Embroidered-Dress_DetailOn August 18, 1919, 18-year-old Ursula joined the ranks of more than 3,000 new students entering the University of California, Berkeley. That morning in the campus’s outdoor amphitheater, president emeritus Dr. Benjamin Wheeler welcomed the largest freshman class ever to enter the state university.

Illustration of the Campanile, from the 1922 "Blue and Gold" Yearbook

Illustration of UC Berkeley’s famous landmark, the Campanile, from the 1922 “Blue and Gold” Yearbook

“The peril of coming to college is the peril of liberty and freedom,” he admonished the students, as reported in that evening’s Oakland Tribune. “…You can go back to Oakland and speed along the boulevards if you wish and attend gay parties in San Francisco, but you will pay for it later. Americans must have hard work. If they have not, they go to seed under it. You had better leave college if you cannot do things with a zest.” Such serious words for the incoming “Freshies”!

I can’t wait to tell you about Ursula’s college years—I have found a trove of information and photos online in a few of the university’s “Blue and Gold” yearbooks from that period. We’ll start with a tour of the Berkeley campus, as Ursula surely did before enrolling. All of the black and white photos below are from the 1922 yearbook.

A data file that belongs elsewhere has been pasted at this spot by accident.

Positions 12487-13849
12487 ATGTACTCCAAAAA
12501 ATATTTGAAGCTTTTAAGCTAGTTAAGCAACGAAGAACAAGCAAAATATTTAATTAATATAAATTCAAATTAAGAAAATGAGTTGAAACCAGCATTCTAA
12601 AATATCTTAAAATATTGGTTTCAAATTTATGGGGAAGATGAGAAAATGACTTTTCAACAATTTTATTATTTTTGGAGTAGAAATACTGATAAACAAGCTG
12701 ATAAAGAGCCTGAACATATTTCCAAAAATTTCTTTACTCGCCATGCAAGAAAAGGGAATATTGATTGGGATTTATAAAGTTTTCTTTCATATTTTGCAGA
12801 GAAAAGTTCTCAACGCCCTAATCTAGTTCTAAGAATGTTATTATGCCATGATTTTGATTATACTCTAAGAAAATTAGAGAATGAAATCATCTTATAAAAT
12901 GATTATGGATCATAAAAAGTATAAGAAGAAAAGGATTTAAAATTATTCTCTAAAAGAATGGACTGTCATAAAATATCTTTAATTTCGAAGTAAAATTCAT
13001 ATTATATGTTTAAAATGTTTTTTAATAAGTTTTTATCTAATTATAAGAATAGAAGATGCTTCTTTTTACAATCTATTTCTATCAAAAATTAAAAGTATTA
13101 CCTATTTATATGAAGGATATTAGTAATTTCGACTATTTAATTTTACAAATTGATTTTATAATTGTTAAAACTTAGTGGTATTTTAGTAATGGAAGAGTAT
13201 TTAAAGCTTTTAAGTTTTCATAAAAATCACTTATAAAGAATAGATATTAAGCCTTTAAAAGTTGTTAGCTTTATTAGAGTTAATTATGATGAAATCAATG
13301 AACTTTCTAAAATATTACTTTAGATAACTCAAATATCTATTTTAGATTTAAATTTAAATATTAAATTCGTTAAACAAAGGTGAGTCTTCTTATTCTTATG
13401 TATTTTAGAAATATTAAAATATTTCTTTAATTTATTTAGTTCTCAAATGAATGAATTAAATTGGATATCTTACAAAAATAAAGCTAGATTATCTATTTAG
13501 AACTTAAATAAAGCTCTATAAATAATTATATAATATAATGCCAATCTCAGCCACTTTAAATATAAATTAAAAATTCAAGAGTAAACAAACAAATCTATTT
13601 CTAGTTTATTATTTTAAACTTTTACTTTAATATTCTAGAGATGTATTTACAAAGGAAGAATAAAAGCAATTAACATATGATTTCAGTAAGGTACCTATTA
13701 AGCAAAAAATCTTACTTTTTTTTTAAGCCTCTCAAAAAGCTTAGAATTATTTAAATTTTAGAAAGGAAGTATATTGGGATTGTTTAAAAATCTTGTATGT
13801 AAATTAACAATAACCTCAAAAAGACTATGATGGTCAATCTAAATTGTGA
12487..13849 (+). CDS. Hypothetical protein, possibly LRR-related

Sather Tower, aka “the Campanile” 

Completed in 1914 as a centerpiece for the UC Berkeley campus, the Campanile is the third-tallest bell and clock tower in the world, according to the UC Berkeley website. Visible for miles, this designated City of Berkeley Landmark is 107 feet tall and houses a carillon of 61 bells, on which you can still hear concerts played today.

The Campanile bell tower

The Campanile bell tower

Wheeler Hall

Home to the English department, Wheeler Hall was opened in 1917, just two years before Ursula entered the university. She surely took classes there as a student of drama, and perhaps gathered with friends under “Wheeler Oak,” a tree that once shaded a portion Wheeler Hall steps and was a favorite meeting place for students back then.

Wheeler Hall

Wheeler Hall

Doe Library

Doe Library, built in the Classical Revival style and completed in 1911, was (and is) the main undergraduate library.

Doe Library
Doe Library

Doe Library

Inside Doe Library (2008)

The Greek Theatre

A stage for many student productions (including some in which Ursula appeared) as well as professional actors, the Greek Theatre was built in 1903 on the site of a rough outdoor bowl already in use as an amphitheater since 1894. Modeled on architecture from ancient Greece, the theater was gifted to the university by William Randolph Hearst. Today, the Greek Theatre hosts The Berkeley Jazz Festival, pop, rock, and world music concerts, UC Berkeley graduation ceremonies, occasional addresses by noted speakers, and other events.

The Greek Theatre

The Greek Theatre

Stay tuned for more from Ursula’s UC Berkeley days, coming Tuesday, July 15…